REVIEW: Barnum, Theatre Royal, Newcastle, until February 28

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ROLL up, roll up, come see the world’s oldest woman, the world’s smallest General and a showman with the biggest personality in stage - should read the ticket to Barnum.

Brian Conley isn’t clowning around in this new production of the musical which brings to life the colourful tale of American showman Phineas T Barnum. He means business - show business.

Before there was the X Factor, before there was festivals, circus was No.1 when it came to entertaining the masses.

This show explodes with colour even before curtain up, as jugglers, trapeze artists and strongmen burst into the crowd, walking along backs of chairs, walking down stairs on their hands and performing other spectacular feats.

It immediately draws you into the world of mid-nineteenth century entertainment. Then main man Brian Conley emerges on stage to keep you hooked.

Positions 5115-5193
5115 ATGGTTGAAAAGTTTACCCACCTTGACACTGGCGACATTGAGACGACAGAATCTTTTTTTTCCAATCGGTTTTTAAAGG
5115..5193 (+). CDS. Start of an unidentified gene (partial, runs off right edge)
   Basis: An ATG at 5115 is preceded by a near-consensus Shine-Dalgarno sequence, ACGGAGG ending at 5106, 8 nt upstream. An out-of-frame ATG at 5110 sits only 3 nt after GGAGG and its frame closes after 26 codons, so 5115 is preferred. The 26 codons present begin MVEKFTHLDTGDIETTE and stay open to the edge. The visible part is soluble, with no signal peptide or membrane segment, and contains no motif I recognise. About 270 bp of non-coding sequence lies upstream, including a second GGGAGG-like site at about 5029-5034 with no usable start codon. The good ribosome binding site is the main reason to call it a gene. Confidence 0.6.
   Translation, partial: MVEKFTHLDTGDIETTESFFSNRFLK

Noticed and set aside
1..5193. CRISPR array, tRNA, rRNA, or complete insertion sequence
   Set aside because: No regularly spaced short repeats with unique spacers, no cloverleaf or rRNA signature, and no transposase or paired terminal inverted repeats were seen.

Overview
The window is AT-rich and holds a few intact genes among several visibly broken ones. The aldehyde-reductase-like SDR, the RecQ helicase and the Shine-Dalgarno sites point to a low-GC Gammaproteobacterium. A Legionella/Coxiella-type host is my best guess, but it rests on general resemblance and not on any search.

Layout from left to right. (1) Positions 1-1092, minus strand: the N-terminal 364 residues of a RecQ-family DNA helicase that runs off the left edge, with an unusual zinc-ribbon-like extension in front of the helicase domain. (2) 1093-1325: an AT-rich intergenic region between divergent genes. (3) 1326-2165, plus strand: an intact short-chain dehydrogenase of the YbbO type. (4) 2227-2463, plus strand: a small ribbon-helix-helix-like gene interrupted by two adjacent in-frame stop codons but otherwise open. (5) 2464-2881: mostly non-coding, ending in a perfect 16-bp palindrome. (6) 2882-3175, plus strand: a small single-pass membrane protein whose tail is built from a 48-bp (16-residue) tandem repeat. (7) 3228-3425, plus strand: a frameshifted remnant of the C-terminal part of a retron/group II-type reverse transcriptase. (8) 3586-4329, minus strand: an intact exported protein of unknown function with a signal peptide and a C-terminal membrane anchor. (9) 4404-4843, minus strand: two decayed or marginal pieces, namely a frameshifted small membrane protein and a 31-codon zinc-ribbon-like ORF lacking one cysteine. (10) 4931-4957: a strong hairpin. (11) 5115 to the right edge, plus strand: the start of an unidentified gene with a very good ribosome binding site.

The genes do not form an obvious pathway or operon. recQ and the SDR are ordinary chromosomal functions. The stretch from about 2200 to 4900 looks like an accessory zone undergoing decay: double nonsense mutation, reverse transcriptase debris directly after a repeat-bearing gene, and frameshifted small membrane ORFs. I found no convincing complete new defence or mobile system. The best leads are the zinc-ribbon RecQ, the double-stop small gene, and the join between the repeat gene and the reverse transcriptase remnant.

Bursting with charisma, he breaks the fourth wall to engage with the audience, making us the crowd in his travelling circus. As we journey through the trials and tribulations of this real life businessman and showman, we meet elephants, mermaids, dazzling tricks and revel in his tall tales.

Even Brian himself gets in on the act, stilt-walling and performing a daring tight rope walk across the stage. If the actor had been born in the age of sideshow entertainment, it’s easy to believe this would be the life of Brian.

Though I was unfamiliar with any of the tracks in this musical, and there are certainly bigger, better tunes in theatre, it’s the spectacle of the show which gives it its shine.

As you would expect from a Cameron Mackintosh production, the sets are glorious and the costumes lavish, transforming the Theatre Royal stage into a big top.

There were minor lulls in the action as Barnum chases a political career, with wife Chairy, played deftly by Linzi Hateley, at his side.

The plot may be a little thin, but the show must go on and the big circus antics more than make up for this. Special mention must go to the highly-skilled ensemble who twirl, back flip and tumble their way across the stage in an exhilarating and vibrant feast for the eyes.